for it, and was quite willing to go; and, in
spite of the entreaties of her brothers, who
loved her dearly, she set out with her father,
to the secret joy of her two envious sisters.
When they arrived at the palace the doors
opened of themselves ; sweet music was heard,
and they walked into a room where supper
was prepared. Just as they had eaten their
supper, the Beast entered, and said in a mild
tone, " Beauty, did you come here willingly to
die in place of your father?" "Willingly," she
answered, with a trembling voice. "So much
the better for you," said the Beast ; "your father
3 Beauty and the Beast.
can stay here to-night, but must go home on
the following morning." Beauty tried to cheer
her father, at parting, by saying that she would
try to soften the heart of the Beast, and get
him to let her return home soon. After he
was gone, she went into a fine room, on the
door of which was written, in letters of gold,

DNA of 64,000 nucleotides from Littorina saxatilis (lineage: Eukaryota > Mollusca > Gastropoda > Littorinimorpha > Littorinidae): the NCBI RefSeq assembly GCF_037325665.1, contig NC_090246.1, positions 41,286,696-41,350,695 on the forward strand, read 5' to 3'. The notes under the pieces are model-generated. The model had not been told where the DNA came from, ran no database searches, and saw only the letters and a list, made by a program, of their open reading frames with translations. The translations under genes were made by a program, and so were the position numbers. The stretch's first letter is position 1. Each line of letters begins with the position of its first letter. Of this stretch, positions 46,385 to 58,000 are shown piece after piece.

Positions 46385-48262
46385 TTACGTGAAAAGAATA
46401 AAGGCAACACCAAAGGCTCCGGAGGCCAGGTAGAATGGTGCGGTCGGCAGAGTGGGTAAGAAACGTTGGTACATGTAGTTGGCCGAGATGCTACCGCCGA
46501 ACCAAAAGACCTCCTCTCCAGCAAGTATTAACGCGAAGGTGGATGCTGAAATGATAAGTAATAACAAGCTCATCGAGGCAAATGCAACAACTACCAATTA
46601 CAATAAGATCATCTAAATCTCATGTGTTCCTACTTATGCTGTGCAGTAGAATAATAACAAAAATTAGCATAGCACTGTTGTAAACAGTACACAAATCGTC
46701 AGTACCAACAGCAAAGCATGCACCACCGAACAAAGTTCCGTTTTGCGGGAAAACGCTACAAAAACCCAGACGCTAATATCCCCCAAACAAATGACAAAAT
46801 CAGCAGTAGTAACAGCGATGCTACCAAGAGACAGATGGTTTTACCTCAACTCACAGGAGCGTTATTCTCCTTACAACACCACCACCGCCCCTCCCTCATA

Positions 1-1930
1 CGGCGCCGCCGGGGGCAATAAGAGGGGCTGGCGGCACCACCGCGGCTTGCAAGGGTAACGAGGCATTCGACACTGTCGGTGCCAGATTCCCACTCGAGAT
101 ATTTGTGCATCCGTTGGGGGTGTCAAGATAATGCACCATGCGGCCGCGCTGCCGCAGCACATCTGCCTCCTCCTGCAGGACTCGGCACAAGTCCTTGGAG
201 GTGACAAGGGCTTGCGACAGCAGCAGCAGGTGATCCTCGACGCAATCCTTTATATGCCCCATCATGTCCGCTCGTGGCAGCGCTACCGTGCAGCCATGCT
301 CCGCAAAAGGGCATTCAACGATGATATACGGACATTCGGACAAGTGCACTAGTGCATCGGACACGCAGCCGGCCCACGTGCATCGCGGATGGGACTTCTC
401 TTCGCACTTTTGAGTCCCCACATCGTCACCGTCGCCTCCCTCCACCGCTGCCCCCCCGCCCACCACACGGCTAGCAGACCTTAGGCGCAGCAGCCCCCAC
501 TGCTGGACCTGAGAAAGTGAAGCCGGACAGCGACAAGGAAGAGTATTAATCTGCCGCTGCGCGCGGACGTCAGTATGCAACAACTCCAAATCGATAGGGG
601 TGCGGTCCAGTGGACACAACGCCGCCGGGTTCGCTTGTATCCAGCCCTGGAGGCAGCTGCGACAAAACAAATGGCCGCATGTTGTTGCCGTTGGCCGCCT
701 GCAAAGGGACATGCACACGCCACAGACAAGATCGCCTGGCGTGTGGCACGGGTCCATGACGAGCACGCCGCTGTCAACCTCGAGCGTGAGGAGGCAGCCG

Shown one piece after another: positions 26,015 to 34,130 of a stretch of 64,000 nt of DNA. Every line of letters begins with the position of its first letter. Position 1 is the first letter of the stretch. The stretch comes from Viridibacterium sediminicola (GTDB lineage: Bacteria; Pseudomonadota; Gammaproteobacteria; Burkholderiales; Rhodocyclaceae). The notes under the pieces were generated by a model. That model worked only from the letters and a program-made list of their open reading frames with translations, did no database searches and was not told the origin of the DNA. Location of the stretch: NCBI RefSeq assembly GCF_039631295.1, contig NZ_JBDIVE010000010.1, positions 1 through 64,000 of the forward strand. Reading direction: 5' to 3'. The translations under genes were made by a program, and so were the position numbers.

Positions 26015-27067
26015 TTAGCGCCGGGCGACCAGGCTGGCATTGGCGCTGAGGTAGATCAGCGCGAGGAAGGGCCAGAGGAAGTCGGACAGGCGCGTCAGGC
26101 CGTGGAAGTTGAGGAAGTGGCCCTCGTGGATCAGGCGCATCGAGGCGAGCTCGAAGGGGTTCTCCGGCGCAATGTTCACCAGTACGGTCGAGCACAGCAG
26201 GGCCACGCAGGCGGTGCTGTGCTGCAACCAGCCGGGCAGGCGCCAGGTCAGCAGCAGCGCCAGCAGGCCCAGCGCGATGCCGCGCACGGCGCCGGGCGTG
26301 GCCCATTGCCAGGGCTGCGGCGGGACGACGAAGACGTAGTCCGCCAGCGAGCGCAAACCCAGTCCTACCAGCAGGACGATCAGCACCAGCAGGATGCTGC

" Beauty's Room ; " and lying on the table was
a portrait of herself, under which were these
words: ''Beauty is Queen here; all things will
obey her." All her meals were served to the
sound of music, and at supper-time the Beast,
drawing the curtains aside, would walk in, and
talk so pleasantly that she soon lost much of
her fear of him. At last, he turned towards
her, and said, "Am I so very ugly?" "Yes,
indeed you are," replied Beauty, " but then
you are so kind that I don't mind your looks."
"Will you marry me, then?" asked he. Beauty,
looking away, said, " Pray don't ask me." He
then bade her "Good-night" with a sad voice,
and she retired to her bed-chamber.
The palace was full of galleries and apart-
ments, containing the most beautiful works
of art. In one room was a cage filled with
rare birds. Not far from this room she saw a
numerous troop of monkeys of all sizes. They
advanced to meet her, making her low bows.
Beauty was much pleased with them, and said
Beauty and the Beast. 4